Manipulation of Macrophage Responses by M. Tuberculosis

Sponsor: University of California Berkeley

Location(s): United States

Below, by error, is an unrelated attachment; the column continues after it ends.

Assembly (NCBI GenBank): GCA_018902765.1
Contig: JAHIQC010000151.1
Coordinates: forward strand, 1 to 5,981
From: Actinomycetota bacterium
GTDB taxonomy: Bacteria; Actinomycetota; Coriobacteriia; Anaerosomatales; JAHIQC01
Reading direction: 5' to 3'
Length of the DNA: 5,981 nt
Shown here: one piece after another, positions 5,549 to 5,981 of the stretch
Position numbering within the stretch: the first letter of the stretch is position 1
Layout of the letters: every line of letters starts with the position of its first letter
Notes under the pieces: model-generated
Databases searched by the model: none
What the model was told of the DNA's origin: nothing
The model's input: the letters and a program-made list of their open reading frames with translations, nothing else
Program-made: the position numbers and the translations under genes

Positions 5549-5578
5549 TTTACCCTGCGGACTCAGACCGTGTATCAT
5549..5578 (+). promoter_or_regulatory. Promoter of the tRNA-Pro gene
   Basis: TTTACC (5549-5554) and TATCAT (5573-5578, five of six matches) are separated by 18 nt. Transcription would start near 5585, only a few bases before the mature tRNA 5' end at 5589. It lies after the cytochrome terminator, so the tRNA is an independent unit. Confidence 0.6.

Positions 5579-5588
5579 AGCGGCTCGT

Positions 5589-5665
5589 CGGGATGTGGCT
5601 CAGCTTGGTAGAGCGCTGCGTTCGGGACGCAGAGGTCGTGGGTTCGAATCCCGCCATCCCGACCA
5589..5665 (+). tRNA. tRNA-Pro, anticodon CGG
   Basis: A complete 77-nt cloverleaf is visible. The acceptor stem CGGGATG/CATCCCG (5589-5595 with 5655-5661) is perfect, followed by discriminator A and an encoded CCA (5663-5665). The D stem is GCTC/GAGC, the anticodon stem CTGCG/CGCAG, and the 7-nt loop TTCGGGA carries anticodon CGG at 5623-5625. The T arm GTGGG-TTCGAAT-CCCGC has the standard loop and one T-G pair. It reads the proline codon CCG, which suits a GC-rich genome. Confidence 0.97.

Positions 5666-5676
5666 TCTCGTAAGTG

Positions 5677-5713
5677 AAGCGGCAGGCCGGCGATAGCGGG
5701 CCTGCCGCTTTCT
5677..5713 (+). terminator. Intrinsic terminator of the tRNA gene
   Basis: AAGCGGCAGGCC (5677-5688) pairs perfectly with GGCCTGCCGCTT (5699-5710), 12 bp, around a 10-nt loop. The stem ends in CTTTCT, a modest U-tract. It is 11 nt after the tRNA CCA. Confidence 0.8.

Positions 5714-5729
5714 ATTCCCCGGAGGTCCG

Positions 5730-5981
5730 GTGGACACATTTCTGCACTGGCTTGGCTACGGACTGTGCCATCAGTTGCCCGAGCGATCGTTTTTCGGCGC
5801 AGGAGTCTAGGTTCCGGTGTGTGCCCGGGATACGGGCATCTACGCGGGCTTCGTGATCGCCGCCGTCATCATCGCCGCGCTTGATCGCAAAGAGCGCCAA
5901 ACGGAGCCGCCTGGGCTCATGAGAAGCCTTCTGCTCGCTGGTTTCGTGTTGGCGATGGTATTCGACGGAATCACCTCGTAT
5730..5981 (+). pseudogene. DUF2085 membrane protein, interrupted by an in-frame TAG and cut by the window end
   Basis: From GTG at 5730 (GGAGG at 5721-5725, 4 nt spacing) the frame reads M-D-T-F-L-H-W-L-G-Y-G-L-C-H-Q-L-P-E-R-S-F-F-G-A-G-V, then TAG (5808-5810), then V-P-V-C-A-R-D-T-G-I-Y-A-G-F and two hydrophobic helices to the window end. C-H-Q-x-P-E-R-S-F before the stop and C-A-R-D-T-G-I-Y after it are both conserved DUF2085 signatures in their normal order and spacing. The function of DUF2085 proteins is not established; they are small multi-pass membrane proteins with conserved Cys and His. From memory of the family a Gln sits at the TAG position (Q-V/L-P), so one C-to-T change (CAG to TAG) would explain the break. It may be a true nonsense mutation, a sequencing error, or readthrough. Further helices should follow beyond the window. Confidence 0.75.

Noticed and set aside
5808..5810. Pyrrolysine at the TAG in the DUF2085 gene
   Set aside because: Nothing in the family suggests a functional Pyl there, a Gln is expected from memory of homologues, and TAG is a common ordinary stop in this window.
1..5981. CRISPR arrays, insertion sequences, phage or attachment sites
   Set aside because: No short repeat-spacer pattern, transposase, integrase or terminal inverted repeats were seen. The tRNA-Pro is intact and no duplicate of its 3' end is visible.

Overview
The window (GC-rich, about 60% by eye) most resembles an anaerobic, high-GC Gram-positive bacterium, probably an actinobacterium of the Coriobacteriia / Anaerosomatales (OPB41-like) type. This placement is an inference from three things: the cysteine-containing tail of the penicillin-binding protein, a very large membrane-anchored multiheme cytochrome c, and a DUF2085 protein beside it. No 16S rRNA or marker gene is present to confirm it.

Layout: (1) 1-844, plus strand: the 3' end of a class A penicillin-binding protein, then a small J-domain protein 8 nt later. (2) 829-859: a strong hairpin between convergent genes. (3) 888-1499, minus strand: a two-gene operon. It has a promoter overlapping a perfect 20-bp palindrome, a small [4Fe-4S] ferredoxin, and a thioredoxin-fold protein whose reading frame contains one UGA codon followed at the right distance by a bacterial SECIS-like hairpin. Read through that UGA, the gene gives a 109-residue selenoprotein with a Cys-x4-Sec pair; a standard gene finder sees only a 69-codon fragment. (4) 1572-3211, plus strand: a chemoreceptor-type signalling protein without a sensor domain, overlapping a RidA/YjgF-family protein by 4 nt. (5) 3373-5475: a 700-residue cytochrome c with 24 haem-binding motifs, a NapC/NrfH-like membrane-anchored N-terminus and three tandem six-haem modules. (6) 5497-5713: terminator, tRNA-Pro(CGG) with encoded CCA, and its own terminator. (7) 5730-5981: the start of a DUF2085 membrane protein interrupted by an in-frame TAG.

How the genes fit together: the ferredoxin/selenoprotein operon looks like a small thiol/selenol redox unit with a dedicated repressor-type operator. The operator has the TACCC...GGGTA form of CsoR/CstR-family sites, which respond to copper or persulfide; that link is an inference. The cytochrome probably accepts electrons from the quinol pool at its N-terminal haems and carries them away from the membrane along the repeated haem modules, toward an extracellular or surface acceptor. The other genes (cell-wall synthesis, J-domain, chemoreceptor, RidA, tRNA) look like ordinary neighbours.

Tuberculosis (TB) is a persistent lung infection that ranks as one of the most serious threats to world health today. The 2-3 million deaths attributed yearly to the disease, as well as the emergence drug-resistant Mycobacterium tuberculosis (MTB) strains, urgently call for the development of new therapies to treat TB. Indeed, the threat of drug-resistant MTB as a bioterrorism agent has led to it's listing as a NIAID Category C Priority Pathogen for biodefense research. We have isolated novel MTB mutants with lesions in individual genes that are required for normal growth during acute infection. In particular, we have identified the first specialized protein secretion system in MTB, which we have named the Snm pathway. Our initial results have led us to the hypothesis that proteins secreted by this pathway interact with macrophages to specifically inhibit innate macrophage response to infection. The studies proposed here give us the opportunity to test this model and thus understand the molecular details of host-pathogen interactions critical during the early stages of MTB infection. Specifically, we will identify all of the substrates secreted by the Snm system and determine their role in virulence. We will study a subset of Snm substrates that are required for manipulating macrophage responses and identify the host-pathogen interactions mediated by these virulence molecules. Finally, we will probe the impact of the Snm pathway on the global transcriptional response of macrophages to MTB infection. Because components of the Snm pathway are conserved in many other bacteria, understanding the common mechanisms of their function may lead to the development of inhibitors that could be useful for treating a broad range of infectious diseases. The results from these studies will direct our long-term plans to understand the role secreted proteins play in the struggle between MTB and the host. Ultimately, by understanding tuberculosis pathogenesis at the molecular level, we hope to aid in the discovery of new therapies to combat and eradicate this persistent infection.